We have a lot of trucks. In our household of two people, there’s a good seven haulers on the property. One for every day of the week.
It’s a well-known fact that everyone needs a truck, and people who deny needing a truck are just a yard project or a moving-day away from being a great annoyance to their truck-owning friends.
Truck ownership is even more crucial if you own a classic car, because there comes a day (perhaps long from now, perhaps with regularity) when you will need to retrieve that car from somewhere where it has ceased to do car things and reverted to a static work of art.
You’re probably nodding your head now, saying, “Yes, Elana, we are all in the same faulty-wired, what’s-that-knocking-sound boat. We all own a truck and trailer. Why are you telling us these things we know so well?”
Hang with me here. If you have a classic truck, it is subject to the same eventual breakdown as a car, and the only thing that can tow a truck is another, bigger truck, so obviously you need two trucks. I expect that alone is enough explanation for how the 1993 Dodge W250 Cummins turbo diesel and the 1978 Dodge Adventurer dually came to live in our driveway. So far, pretty sensible, right?
Here’s where things start getting out of control.
Do you remember when the famous drag racer Don “The Snake” Prudhomme found and restored the Hot Wheels “Snake and Mongoose” Funny Car haulers? They went to Barrett-Jackson in January 2014, where they sold for $990,000 as a package with two Funny Cars (ACC profiled them in issue No. 14).
Curses on The Snake, because those trucks lit a fire in our household and nothing would do but to find a Dodge D700 ramp truck of our own. Which we did. It ended up being the Dick Landy Dodge Super Car Clinic hauler from the racer’s 1970 Pro Stock season. Price: $3,000.
The acquisition of that truck is a story all its own, so let’s just say it involved a stuntshow vampire, many men with nicknames like “Rocket,” and “Hemi,” and an agricultural pest lesson about gypsy moths. Also, so much rust.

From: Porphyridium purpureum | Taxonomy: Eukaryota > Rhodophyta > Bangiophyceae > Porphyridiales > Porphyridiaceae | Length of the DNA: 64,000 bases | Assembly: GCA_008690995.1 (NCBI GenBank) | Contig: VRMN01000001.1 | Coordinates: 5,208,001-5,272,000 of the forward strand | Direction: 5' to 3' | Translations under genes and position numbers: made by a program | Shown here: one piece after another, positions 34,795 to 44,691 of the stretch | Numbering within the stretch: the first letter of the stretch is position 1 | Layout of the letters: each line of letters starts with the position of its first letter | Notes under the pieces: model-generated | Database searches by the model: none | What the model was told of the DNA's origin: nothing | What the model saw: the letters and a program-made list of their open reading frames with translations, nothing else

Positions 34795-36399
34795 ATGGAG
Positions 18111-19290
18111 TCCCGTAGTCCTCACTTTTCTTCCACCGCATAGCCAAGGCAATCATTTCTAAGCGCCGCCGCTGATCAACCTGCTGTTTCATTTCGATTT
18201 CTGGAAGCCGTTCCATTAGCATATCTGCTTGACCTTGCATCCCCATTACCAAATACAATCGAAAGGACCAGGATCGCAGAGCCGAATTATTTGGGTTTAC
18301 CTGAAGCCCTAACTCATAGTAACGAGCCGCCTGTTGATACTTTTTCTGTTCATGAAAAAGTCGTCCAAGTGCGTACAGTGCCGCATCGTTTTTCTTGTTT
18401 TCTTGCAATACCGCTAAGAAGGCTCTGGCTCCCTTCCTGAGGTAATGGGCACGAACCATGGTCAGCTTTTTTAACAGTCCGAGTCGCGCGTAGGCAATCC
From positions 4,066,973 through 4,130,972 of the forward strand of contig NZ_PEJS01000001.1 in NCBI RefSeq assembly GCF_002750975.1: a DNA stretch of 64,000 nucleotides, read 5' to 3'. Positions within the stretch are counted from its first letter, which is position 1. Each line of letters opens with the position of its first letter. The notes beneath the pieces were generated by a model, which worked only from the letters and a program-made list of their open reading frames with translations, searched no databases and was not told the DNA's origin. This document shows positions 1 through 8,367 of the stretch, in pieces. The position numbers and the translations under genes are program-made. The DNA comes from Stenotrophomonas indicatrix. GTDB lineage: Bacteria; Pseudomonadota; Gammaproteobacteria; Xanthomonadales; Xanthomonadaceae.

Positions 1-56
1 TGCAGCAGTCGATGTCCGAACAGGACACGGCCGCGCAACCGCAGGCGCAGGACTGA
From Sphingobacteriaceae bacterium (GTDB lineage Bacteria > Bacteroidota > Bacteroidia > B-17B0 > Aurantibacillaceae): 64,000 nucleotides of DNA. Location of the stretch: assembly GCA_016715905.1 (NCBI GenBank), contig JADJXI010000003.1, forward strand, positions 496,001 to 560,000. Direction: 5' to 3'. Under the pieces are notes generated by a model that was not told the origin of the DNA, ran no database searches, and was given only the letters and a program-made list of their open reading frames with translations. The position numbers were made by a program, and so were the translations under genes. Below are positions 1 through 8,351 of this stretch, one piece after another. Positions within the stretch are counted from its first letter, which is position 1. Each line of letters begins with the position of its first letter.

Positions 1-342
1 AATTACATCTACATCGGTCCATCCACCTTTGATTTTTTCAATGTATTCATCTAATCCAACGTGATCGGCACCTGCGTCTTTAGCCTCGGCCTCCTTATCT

So much rust and some butchery in the intervening years between Landy’s ownership and ours led to the need for another 1968 cab to repair all the holes, so that brought us up to 3.5 trucks in the yard.
Parts for big 1968 Dodges were surprisingly easy to come by, but in some cases, buying an entire truck proved cheaper than buying bits, which is how a $1,500 1968 D800 dump truck rumbled and backfired 60 miles from Pomona, CA, to our house in the San Fernando Valley.
Once we got the D800 home, we were so pleased with it, we couldn’t bear to strip it down. Now it sits in the backyard, lording it over the other trucks like a full-size Tonka toy and greatly entertaining my niece and nephew when they visit.
Elana’s home for trucks
Once word of our growing truck rescue got out, trucks started to find us. At no point was a 1965 Ford F-350 tow truck on our to-do list, but when the original owner of one offered it to us for free, “Only take it home — I can’t bear to scrap it,” what were we to do?
I’ll admit that the enormity, both literal and financial, of the ramp truck might have been overwhelming us, and it was lovely to have a project that needed only points, a new seat, a brake job and a water pump. Sometimes you need a mid-project project to revive your enthusiasm for your main project.
Can you see how things are starting to get out of hand? They’re starting to get emotional, which is the best and worst approach to car collecting. Something has to be done. Something has to be sold. Did I mention the 1978 Datsun 620 I bought a few years back to teach myself how to drive a manual? I didn’t know how, and the turbo diesel seat didn’t go far enough forward for me to learn. Anyhow, I learned, and I sold it and that cleared up exactly half of one truck-sized parking space, which clearly meant that we should purchase a clean, low-mile 1978 crewcab Dodge dually out of the Auto Trader, which we did, for $10,000.
You can stop me again here. “Elana, didn’t you start off by saying you had a 1978 Dodge dually?” Yes, but we had a brown clubcab and this was a custom-painted yellow crewcab. A crewcab! And it came with a Lionel Richie cassette tape. Who could resist?
At this point, even we felt we were heading into hoarder territory, so plans were made to sell the brown ’78, but then the transmission on the ’93 broke, and we had to tow it home with the brown truck, as the new yellow truck wasn’t yet roadworthy, and the Ford wrecker, well, they are called “wreckers,” for a reason. You don’t really want to hook up to them if you can help it. At least, I don’t want to hook up my own car. I’ll happily tow yours with it.
Where were we? Ah yes, brown ’78 is put into daily truck duty and the diesel is undergoing surgery, which takes us away again from ramp truck and the new yellow ’78. The dump truck is supervising. Our yard is getting crowded.
All this diesel wrenching revives a long-held desire to do a diesel swap into something. The yellow truck maybe? Next thing you know, there’s a $3,000 1989 diesel dually puffing and smoking its way into our lives. This time we harden our hearts. We will not be tricked into adopting this one, even if it is a really nice, clean first-gen. No! Tear it down. Start the swap.
Then we’ll sell the remnants, and the other brown dually, and get down to a nice normal number of trucks, like five. One for every day of the work week.